The Reality of Successful Job Search

The reality of successful job search is straightforward and simple: to be successful, you need to sit on the other side of the desk. Take on the perspective of the hiring manager. The simple key to success is to market your product (yourself) according to the needs of your intended market (potential employers in your field).

Yet very few college students and graduates actually do this. Most job searches are conducted from a selfish "here I am" and "this is what I want" perspective. However, the reality is that most employers do not really care about what you want until you are able to demonstrate that you can provide what they need. They care about what you can do for them. It is only after you have selflessly shown what you can do for them that they will begin to take note of what they can do for you in return. By being selfless in communicating the value you are willing to provide to the employer, you will begin to find the paths to serving your own needs.

The Hiring Process

As you consider the job search process from your perspective, it is also important to understand the hiring process from an employer perspective. Following is the basic hiring flow for most employers:

  • Develop workforce plan
    • Current staff
    • Attrition (voluntary and involuntary)
    • Planned growth or contraction targets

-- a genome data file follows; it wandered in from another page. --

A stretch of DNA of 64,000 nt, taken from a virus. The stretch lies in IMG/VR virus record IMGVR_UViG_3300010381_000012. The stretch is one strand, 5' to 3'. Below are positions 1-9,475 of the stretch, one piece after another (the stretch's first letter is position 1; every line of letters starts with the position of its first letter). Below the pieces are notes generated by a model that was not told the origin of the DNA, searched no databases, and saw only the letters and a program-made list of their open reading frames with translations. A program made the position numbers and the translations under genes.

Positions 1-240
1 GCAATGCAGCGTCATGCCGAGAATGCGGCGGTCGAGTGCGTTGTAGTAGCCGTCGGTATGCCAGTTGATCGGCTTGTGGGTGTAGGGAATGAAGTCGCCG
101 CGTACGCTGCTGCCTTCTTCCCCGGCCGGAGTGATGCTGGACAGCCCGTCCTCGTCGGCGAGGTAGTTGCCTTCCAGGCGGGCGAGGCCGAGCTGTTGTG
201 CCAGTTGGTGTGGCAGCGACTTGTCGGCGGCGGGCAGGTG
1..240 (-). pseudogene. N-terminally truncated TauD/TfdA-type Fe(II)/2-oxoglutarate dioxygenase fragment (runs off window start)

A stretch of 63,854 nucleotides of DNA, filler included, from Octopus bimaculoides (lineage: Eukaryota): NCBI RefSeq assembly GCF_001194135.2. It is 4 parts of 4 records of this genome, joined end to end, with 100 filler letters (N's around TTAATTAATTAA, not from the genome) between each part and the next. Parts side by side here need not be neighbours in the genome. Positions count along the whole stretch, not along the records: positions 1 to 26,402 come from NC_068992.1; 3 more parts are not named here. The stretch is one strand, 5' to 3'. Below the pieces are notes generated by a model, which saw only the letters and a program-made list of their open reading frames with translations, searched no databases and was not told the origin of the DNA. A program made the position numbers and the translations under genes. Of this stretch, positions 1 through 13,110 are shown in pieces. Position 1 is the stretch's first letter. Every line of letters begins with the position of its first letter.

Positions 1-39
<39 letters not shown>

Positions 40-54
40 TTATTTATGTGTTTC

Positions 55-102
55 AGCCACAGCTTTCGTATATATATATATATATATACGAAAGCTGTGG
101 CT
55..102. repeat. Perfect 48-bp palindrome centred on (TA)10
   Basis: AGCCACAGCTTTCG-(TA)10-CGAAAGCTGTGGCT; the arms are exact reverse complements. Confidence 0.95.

• Financial plan targets
    • Workforce required to meet financial and growth targets
    • Hiring required to meet or exceed financial and growth targets
      • Experienced hires
      • Entry level hires
  • Develop hiring plan
    • Candidate sourcing
      • On-campus recruiting
      • Internet job sites
      • Employee referrals
      • Job fairs
      • Other advertising
      • Direct sourcing
      • Third party recruiting
    • Candidate screening
      • Job fairs
      • Phone interviews
    • In person interviews
      • On-campus interviews
      • Company site interviews
    • Post interview
      • Gather interviewer feedback
      • Decision
    • Offer
      • Background check
      • Extend offer
      • Offer acceptance confirmation
    • Onboarding
      • Required logistics (work location, badge, employment and tax forms, equipment assignment, etc.)
      • Performance planning
      • Learning and development planning

While the hiring process is different from your job search process, you need to understand where you fit into the employer's process. So start at the beginning to build a firm career foundation.

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Career Planning